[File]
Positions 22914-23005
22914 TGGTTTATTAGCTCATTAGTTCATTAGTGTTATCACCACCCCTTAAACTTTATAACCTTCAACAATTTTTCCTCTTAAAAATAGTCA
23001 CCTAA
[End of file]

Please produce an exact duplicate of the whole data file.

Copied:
Positions 22914-23005
22914 TGGTTTATTAGCTCATTAGTTCATTAGTGTTATCACCACCCCTTAAACTTTATAACCTTCAACAATTTTTCCTCTTAAAAATAGTCA
23001 CCTAA